Sagmeister & Walsh, a New York creative agency and duo famed for their advertising and design work is disbanding.
The pair are known for pushing creative boundaries and have parted ways after 7 years. Partner Jessica Walsh has rebranded the agency as "&Walsh" whilst Sagmeister has stepped away from commercial creative work indefinitely.
In taking this step towards independence &Walsh joins the 1% of female-owned creative agencies, a shocking admission considering 70% of design students are women. In an article on &Walsh's website, Jessica proclaims "How does this make any sense when women drive about 80% of consumer purchasing? Diversity in leadership at agencies drives profit." Jessica's passion for this topic extends to the non-profit she started called "Ladies, Wine & Design" which focuses on the lack of representation and pay gap for women and non-binary people in the industry.
&Walsh has an all-female leadership team, the same team from Sagmeister and Walsh that has developed their new branding. The new identity is underpinned by the ethos of the ampersand. The name and ampersand is an imprint of a legacy from the past but also acts as an invitation for the future. The studio uses this structure of (blank) ______ & Walsh as a template for their clients and collaborators. It is used to "highlight the collaborative nature of [their] approach". The ampersand has also been cleverly inserted and adapted to other aspects of the studio. For example, the website shop is "Shop &Walsh", there is a "Prints & Walsh", "Articles &Walsh" and so on. An array of ampersand designs have been deployed in the rebrand, with a new one being created for each of their new clients. One central variant is used as the anchor and is present in the logotype with "Walsh".
The ampersands are curvy, cursive and creative with exaggerated forms and rounded tear-drop ends, tropes that are seen in the current waves of contemporary type design. The style is reminiscent of type designer Jacob Wise's organic letterforms, whilst not quite crossing over into his territory of challenging legibility. A notable creative decision was to display the ampersands in 3D, several versions of the symbol are exhibited with slight bump textures and chrome silver shaders. Another stylistic execution that seems to be permeating the current zeitgeist, as one can get whiffs of Tunica Studio's avant-garde type expressions - often also rendered in chrome. Accompanying the ampersands is the font for the logotype "Walsh" which is used throughout as their branded type choice. The font named "Maison" is by independent type foundry Milieu Grotesque, the weight is meaty with squared-off ends and scooped letter terminals. It provides a sensible contrast with the eccentric ampersand shapes.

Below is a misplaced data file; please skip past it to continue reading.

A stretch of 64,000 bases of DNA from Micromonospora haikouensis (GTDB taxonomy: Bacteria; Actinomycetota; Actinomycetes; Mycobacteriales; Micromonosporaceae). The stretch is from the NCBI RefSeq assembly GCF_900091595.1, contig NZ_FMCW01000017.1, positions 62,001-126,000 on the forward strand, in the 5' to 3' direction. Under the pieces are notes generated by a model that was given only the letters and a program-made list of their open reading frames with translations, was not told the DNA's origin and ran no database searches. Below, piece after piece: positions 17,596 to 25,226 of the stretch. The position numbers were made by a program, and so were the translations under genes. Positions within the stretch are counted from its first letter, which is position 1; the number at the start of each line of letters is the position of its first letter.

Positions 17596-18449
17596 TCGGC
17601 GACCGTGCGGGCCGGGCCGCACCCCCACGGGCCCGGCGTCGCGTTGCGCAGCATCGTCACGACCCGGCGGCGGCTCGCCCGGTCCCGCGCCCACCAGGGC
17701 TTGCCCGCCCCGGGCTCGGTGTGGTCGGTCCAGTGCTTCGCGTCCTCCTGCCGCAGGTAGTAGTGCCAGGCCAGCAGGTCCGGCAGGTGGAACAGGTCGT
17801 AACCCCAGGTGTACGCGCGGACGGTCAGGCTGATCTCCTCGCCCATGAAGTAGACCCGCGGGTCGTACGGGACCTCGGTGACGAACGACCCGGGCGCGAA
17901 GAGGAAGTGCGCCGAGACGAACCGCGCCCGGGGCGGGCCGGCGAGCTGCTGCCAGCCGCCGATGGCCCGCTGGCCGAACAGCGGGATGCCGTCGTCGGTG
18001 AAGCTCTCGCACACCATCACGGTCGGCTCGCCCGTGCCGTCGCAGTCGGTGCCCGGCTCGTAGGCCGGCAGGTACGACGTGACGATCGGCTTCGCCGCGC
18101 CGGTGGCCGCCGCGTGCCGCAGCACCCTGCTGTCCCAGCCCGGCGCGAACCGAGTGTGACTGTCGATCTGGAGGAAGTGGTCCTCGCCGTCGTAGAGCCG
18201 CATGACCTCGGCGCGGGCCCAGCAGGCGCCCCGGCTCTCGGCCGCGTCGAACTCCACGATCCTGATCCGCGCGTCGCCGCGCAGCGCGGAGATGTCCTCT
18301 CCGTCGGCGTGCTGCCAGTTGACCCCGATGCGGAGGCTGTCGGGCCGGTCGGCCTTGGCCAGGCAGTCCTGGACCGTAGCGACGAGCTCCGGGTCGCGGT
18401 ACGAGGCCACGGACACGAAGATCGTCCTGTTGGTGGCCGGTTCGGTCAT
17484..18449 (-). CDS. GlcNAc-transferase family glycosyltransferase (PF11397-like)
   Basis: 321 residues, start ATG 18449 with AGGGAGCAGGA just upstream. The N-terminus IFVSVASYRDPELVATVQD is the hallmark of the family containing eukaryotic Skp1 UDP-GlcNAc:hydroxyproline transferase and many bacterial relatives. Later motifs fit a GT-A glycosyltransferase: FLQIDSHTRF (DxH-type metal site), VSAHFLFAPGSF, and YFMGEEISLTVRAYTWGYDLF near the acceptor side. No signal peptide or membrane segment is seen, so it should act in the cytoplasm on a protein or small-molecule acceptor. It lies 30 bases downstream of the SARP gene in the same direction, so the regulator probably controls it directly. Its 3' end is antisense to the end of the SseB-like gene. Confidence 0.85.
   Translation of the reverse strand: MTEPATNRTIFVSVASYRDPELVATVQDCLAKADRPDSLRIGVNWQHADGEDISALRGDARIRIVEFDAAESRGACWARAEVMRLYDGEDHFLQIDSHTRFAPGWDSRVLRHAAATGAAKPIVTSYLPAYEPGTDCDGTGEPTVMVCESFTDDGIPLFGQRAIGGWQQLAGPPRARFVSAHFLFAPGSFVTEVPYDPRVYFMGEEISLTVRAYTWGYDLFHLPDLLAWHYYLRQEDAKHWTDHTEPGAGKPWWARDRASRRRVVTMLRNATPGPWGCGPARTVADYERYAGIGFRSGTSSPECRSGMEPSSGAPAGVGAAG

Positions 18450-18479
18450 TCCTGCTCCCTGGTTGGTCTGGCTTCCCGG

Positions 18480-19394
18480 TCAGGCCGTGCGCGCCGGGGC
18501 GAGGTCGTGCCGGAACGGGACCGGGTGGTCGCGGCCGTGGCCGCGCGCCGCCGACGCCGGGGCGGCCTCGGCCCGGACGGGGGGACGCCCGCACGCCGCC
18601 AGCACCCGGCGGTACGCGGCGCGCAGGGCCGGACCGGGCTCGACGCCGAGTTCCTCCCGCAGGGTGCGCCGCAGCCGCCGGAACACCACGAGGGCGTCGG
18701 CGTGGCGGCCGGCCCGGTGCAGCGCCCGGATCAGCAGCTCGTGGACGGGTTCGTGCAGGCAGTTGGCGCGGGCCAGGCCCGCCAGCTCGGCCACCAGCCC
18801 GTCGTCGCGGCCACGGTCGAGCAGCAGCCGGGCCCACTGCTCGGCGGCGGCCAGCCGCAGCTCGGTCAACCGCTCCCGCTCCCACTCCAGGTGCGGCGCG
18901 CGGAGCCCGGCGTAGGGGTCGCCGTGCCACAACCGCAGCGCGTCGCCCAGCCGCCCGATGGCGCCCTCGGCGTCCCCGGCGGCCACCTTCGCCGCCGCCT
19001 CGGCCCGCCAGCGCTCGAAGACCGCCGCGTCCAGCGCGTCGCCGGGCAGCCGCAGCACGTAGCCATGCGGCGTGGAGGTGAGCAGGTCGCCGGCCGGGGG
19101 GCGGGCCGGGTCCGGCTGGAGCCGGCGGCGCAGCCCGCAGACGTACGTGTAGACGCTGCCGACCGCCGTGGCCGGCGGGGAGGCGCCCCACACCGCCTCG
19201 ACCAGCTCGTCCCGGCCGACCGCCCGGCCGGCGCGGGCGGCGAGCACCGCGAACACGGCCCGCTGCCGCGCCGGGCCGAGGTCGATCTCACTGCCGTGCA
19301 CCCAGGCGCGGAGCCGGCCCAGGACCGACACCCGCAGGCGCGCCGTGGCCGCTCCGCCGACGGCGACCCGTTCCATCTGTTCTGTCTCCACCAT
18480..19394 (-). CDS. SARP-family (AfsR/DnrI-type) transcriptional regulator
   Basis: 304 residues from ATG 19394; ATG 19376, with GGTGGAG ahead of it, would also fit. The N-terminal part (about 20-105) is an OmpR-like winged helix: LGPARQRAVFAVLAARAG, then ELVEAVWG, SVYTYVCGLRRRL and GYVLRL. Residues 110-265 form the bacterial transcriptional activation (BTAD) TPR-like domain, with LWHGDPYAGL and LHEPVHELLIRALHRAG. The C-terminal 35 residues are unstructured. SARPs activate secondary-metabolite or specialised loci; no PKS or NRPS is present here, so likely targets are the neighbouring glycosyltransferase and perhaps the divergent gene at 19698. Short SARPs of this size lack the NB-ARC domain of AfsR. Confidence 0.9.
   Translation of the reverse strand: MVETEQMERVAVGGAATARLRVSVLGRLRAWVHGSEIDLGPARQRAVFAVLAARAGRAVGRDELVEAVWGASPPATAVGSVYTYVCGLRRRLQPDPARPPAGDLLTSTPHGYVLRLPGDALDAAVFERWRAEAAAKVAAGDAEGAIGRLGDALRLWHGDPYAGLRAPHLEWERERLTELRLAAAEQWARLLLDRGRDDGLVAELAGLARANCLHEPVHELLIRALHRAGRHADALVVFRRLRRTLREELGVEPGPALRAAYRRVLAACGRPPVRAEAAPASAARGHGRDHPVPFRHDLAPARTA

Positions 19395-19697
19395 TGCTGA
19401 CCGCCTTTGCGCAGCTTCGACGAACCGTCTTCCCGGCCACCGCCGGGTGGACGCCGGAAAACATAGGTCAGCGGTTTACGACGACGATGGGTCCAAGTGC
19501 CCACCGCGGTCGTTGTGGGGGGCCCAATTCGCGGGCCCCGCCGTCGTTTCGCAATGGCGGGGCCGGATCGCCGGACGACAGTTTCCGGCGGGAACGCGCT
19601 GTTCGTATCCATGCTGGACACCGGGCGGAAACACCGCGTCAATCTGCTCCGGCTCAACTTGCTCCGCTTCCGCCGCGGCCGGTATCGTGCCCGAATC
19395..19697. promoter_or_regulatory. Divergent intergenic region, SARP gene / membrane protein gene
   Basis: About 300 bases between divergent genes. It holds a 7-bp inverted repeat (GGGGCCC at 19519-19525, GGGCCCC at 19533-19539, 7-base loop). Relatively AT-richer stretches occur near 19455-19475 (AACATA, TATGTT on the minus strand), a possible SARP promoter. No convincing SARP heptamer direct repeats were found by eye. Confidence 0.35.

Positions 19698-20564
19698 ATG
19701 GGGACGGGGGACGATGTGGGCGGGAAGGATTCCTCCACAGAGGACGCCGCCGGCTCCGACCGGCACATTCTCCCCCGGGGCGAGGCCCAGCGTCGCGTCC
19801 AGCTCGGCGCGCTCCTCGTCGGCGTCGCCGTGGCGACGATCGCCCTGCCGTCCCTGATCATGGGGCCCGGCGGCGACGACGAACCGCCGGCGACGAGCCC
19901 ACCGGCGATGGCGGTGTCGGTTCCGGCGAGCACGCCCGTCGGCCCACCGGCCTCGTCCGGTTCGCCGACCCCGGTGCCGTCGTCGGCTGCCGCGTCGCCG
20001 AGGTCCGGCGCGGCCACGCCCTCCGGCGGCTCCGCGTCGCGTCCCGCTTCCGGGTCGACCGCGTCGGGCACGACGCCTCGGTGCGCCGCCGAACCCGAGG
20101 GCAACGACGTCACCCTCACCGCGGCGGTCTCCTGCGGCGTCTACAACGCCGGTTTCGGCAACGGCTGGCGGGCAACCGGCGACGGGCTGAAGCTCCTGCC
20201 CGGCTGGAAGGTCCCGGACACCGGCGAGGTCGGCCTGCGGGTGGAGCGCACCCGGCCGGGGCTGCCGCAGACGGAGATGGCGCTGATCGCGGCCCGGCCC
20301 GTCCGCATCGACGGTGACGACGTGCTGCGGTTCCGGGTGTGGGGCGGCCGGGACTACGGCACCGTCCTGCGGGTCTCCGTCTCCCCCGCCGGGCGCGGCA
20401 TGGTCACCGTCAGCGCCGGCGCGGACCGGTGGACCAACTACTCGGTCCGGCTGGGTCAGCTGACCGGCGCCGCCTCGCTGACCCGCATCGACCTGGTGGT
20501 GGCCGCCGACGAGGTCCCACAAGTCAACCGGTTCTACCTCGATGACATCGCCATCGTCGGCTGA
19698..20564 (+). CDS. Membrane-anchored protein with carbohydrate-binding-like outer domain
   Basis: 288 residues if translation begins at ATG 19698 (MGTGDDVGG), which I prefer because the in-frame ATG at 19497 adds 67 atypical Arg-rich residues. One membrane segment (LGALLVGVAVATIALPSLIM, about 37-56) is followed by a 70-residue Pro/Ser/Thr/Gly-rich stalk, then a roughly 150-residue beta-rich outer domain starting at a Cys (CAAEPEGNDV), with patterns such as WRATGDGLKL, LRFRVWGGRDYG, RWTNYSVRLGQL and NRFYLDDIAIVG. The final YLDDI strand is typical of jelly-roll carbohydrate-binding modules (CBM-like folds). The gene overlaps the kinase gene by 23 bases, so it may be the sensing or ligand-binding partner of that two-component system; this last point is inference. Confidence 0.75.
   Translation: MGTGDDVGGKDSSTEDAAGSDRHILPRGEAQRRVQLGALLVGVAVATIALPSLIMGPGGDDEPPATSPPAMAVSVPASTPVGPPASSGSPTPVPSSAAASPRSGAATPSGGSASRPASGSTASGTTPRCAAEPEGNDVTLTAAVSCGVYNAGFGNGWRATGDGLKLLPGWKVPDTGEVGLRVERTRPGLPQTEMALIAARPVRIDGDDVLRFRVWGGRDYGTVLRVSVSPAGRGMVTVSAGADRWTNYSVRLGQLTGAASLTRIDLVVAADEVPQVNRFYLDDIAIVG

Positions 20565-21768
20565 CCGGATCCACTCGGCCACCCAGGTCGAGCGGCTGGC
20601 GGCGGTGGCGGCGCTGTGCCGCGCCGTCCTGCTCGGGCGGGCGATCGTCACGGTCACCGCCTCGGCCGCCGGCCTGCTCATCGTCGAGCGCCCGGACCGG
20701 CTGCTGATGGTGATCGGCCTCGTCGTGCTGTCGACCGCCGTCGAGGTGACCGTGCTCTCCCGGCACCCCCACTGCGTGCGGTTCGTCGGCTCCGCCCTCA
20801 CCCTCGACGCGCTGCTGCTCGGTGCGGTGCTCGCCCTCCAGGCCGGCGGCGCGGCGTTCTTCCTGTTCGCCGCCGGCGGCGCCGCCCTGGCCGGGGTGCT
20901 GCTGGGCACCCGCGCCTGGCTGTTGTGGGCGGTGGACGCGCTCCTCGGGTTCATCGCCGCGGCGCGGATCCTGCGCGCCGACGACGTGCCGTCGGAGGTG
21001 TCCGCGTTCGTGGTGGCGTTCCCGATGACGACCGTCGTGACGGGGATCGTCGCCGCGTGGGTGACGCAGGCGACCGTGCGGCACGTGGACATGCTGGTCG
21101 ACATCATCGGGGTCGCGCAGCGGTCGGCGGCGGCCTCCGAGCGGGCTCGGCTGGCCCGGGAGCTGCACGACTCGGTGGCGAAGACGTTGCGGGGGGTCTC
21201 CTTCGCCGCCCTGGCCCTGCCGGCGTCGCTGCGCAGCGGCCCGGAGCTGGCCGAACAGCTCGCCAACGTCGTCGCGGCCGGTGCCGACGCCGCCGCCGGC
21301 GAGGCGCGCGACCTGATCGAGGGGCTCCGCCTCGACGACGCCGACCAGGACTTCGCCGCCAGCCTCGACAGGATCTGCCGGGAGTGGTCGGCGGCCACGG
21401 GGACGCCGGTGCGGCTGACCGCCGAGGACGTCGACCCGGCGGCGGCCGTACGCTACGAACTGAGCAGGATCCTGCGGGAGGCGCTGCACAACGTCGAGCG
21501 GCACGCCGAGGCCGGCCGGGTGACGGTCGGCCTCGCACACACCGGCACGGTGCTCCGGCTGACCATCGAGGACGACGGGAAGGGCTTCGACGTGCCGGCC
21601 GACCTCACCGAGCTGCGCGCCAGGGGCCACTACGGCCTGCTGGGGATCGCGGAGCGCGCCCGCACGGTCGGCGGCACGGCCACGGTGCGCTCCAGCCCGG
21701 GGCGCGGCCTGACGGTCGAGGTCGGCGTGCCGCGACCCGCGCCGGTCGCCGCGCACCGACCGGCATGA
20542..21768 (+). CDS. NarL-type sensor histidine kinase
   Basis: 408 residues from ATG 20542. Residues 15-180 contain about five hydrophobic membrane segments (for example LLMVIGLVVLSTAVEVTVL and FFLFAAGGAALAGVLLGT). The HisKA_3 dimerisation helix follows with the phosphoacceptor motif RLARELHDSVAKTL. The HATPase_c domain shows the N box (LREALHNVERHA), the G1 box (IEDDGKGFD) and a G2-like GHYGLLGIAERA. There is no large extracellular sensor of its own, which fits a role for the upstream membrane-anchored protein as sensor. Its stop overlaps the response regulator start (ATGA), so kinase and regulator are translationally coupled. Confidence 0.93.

3D animations also litter the rebrand. In classic Cinema 4d style revisions of the ampersand are seen melting, fading to smoke, wisping and rotating. One particular rendering held by two hands (Figure.1) is exceptionally executed where it's exceedingly difficult to distinguish as a 3D digital output or a real, physical ampersand model. These animations add more character to what seems to have been a very fun and open brief, with countless iterations and collateral to keep up with. However, it all fits into a family with the familiar and surprising being well balanced between all the deliverables.
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